Evelyn Brooks has a lot to celebrate this month. She received her first dose of the COVID-19 vaccine, she turned 100, and even though her friends and family couldn’t hold a traditional birthday party for her due to the COVID-19 pandemic, her mailbox has been stuffed with birthday cards, her church planned a virtual surprise celebration for her, and a parade of more than 100 vehicles filled with well-wishers visited her to mark her special day.
Brooks, known to family, friends, and the greater Hopewell Valley community simply as “Nana”, held court Saturday afternoon wearing a face mask and sitting on a special plastic protective chair in front of the Hopewell Train Station as people pulled up in their vehicles to wish her a happy birthday and drop off flowers, balloons, and other presents. The celebration featured singing, violins, and more than one four-legged friend in a party hat.
The matriarch of the Brooks family, Nana has 10 children, 24 grandchildren, 45 great-grandchildren, and seven great-great-grandchildren. She has lived in Hopewell Township for more than eight decades, is the oldest member of the Second Calvary Baptist Church in Hopewell, is part of the oral histories project at the Stoutsburg Sourland African American Museum, and appears in the book “If These Stones Could Talk” by local historians Elaine Buck and Beverly Mills. She was the first African American student to be a member of her high school marching band, and she later studied piano in Harlem under African American concert pianist Sonoma Talley. She loves reading, tea, crocheting, using her computer, and watching BBC programs.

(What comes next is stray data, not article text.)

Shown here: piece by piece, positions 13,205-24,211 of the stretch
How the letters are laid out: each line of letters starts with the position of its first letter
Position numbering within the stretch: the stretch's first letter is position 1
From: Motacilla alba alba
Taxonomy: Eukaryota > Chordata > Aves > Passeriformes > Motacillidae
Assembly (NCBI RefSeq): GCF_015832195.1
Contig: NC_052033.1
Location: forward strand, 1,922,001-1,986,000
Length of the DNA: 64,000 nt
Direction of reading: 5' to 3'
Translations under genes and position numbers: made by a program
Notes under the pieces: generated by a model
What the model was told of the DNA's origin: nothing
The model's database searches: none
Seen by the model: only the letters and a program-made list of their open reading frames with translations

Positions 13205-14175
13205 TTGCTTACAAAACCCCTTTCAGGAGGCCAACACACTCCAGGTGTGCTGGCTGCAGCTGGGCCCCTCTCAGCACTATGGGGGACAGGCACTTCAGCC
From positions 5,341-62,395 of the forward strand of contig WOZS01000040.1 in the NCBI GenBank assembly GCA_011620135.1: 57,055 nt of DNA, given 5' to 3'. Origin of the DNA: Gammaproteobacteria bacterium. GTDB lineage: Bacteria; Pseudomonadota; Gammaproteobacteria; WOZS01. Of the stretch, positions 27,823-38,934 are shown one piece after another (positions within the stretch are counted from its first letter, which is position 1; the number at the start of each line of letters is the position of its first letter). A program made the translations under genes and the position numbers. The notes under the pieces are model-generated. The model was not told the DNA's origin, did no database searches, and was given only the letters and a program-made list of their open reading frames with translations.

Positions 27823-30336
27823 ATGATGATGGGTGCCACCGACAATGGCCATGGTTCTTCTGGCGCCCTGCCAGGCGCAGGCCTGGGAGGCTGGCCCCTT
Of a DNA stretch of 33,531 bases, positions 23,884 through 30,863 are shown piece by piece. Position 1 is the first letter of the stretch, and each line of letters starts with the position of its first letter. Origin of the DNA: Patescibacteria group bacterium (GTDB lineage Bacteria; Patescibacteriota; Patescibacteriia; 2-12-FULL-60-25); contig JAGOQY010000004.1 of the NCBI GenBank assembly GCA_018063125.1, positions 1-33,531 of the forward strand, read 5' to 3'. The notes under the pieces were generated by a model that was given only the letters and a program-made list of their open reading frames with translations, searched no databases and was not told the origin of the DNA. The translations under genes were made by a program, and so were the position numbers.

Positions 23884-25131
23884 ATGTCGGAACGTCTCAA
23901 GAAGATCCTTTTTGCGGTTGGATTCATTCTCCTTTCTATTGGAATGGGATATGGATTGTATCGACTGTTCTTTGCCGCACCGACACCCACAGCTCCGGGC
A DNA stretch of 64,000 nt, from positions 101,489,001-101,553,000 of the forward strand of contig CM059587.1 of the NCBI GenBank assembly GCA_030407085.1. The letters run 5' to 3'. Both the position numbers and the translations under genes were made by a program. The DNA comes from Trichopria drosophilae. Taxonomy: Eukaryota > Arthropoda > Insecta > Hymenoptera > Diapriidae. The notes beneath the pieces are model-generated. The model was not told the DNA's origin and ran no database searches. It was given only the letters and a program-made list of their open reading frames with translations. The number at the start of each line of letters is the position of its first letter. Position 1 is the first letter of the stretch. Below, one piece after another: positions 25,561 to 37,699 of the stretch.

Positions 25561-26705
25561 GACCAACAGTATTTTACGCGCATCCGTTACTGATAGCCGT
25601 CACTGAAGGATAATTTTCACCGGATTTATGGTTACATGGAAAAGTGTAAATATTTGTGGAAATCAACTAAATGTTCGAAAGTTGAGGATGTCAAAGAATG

Brooks spent more than an hour waving and calling out thank you to people who drove by in more than 130 vehicles to see her on Saturday. And as of Saturday night, she has received 217 birthday cards. Her grandchildren’s goal was for her to receive 100 cards to celebrate her centennial birthday.
What does it feel like to be 100 now? “Well, it feels just the same as it did yesterday,” she said with a shrug when asked.
After the parade was over, relatives wanted to know if she was ready to go home. “No!” She shook her head. “I’m ready to hop to it now,” she said. “Put some music on and I’ll show you what I can do.”
Asked what her secret to a long and happy life is, she didn’t pause. “Just be thankful for everything you have,” she said.